second units — most notably parking requirements, setback requirements, and utility connection fees. An Accessory Dwelling Unit Memorandum published in December 2016 by the California Department of Housing and Community Development claims that these “changes to ADU laws will further reduce barriers, better streamline approval and expand capacity to accommodate the development of ADUs.” The legislation certainly appears to be accomplishing its goal of accommodating the development of ADUs. Statewide in California, building permits for ADUs increased 63 percent in 2017 compared to 2016, the biggest increase among 20 states with at least 100 ADU building permits issued in 2017, according to an ATTOM Data Solutions analysis of building permit data from Buildfax. Nationwide, building permits for ADUs were unchanged in 2017 compared to 2016. California had the most ADU building permits issued in 2017 of any state, with 4,352, followed by Oregon (1,682), Washington (1,110), Florida (944) and Maryland (872). “As affordability worsens, the incentive for homeowners to build ADUs becomes greater. But the cities just have to let them. That’s the only barrier,” said Holly Tachovsky, CEO at Buildfax, who noted that the rise in ADU building permits in some inventory- and affordability-challenged cities reflects a larger trend she has noticed in remodeling in the wake of the Great Recession. “Americans are now spending more money remodeling homes than they are building new ones. This flipped in 2009 and it has stayed flipped since then. The previous trend in all of recorded data before that — decades and

decades — was new construction dollars were more than remodeling dollars.”

You don’t want to tell the other miners where to look.” The Southern California developer was willing to provide a general, high-level outline of his strategy to the Housing News Report. He said he dove into the legislation and determined which type of streamlined ADU would work best for him as a developer and then identified cities that have a large number of properties with good potential for that specific type of ADU and are most accommodating to ADU development. “Go where they are going to roll out the red carpet for you,” he said, noting that some cities have resisted the statewide legislation. He highlighted Inglewood as one city that refused to issue any ADU permit in 2017 — confirmed by the ATTOM analysis of building permit data from Buildfax. “There are other cities that actively want this type of development. Go do development there.”

A “TON OF MONEY” IN ADUS Among 30 California metropolitan statistical areas analyzed, the biggest increase in ADU building permits was in Santa Barbara (up 314 percent). Three other Southern California cities posted increases in the top five among the state’s metro areas: Oxnard- Thousand Oaks-Ventura (up 179 percent); Los Angeles-Long Beach- Anaheim (up 127 percent); and San Diego (up 71 percent). One Southern California developer smells opportunity for a new niche in real estate development thanks to the state’s legislative changes. “I think there’s a ton of money to be made in these ADUs,” he said, asking not to be identified by name in the article to prevent other investors from copycatting his strategy. “It’s sort of like a gold mine.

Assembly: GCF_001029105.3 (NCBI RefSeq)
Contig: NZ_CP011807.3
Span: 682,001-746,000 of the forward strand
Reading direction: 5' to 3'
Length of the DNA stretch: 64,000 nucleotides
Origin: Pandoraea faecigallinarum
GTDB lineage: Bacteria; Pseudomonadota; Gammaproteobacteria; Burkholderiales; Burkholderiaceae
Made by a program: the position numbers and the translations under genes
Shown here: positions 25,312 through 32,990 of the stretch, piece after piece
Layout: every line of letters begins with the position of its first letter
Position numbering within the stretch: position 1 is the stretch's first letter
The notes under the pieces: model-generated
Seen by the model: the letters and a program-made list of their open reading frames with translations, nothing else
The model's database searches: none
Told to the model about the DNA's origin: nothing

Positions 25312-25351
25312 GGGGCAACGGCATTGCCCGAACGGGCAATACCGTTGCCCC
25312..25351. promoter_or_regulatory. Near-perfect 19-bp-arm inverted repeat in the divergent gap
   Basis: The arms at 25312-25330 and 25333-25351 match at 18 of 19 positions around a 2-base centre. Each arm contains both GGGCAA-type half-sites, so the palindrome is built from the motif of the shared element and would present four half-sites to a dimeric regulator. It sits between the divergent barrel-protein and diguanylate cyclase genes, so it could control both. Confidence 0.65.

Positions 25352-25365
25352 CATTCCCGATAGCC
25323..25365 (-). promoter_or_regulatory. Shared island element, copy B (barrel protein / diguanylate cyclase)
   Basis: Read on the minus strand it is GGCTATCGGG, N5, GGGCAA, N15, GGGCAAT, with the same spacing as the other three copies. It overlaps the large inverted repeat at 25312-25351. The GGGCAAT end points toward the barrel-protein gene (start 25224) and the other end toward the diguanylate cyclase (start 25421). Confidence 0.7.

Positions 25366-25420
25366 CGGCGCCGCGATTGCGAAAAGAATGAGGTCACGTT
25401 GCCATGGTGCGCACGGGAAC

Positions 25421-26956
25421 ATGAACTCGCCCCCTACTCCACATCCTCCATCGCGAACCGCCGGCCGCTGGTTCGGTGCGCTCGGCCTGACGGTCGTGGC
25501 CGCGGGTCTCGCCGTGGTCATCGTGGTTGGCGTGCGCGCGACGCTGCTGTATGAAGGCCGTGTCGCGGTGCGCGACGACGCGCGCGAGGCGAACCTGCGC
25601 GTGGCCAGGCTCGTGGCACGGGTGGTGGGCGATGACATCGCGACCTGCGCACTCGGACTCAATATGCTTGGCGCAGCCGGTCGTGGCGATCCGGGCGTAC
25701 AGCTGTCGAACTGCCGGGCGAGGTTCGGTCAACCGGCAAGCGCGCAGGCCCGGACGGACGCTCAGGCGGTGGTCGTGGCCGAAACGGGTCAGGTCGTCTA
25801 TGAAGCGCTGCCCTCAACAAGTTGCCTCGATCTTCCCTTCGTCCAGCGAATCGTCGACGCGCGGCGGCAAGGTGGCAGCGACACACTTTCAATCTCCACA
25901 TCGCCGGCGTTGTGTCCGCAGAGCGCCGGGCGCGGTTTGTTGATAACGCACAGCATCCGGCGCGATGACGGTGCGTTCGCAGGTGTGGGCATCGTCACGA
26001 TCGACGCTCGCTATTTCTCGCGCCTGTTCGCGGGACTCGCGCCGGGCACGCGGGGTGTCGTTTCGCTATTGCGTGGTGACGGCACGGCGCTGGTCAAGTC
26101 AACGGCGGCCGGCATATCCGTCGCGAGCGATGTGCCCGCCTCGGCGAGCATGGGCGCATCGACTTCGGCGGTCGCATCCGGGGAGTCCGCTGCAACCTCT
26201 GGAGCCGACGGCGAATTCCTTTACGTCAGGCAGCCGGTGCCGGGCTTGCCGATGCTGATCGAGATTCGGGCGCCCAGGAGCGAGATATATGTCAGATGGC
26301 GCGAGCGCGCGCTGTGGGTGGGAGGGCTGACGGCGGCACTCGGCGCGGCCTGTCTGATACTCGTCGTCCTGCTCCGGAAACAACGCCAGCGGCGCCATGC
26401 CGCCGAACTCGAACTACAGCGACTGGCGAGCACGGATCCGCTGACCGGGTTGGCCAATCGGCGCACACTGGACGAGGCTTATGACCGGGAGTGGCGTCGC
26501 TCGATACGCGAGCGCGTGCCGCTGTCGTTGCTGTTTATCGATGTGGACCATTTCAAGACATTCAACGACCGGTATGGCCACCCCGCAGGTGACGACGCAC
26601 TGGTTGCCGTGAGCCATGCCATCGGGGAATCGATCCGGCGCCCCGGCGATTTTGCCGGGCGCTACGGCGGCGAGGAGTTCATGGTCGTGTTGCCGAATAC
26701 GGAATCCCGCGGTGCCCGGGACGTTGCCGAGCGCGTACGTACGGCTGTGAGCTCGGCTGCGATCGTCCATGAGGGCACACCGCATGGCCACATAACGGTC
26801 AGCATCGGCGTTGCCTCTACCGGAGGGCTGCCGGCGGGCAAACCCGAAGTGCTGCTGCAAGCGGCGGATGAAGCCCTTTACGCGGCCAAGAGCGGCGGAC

The Promise and Pitfalls of Accessory Dwelling Units as an Affordable Housing Panacea

STATES WITH INCREASING ADU BUILDING PERMITS 2017 Year-Over-Year Percent Change In ADU Building Permits

California Hawaii Tennessee Washington Illinois Maryland Oregon Pennsylvania Florida North Carolina






14% 14%

by Daren Blomquist, Executive Editor and SVP, ATTOM Data Solutions



the development of accessory dwelling units (ADUs) in the hopes that real estate developers and single-family homeowners can create more affordable housing inventory one granny flat at a time. A trio of California laws that took effect in January 2017 is one example

of such an attempt to streamline ADU development. The laws (SB 1069, AB 2299, and AB 2406), encourage cities to ease some of the common hurdles to the permitting and building of accessory dwelling units (ADUs) — also known as granny flats, in-law units or just

paucity of affordable housing that threatens to inflame a burgeoning


homelessness crisis and trigger an exodus of well-paying jobs is forcing local governments to consider creative solutions to this intractable problem. One such solution is to streamline



30 | think realty magazine :: may 2018

thinkrealty . com | 31

Made with FlippingBook - professional solution for displaying marketing and sales documents online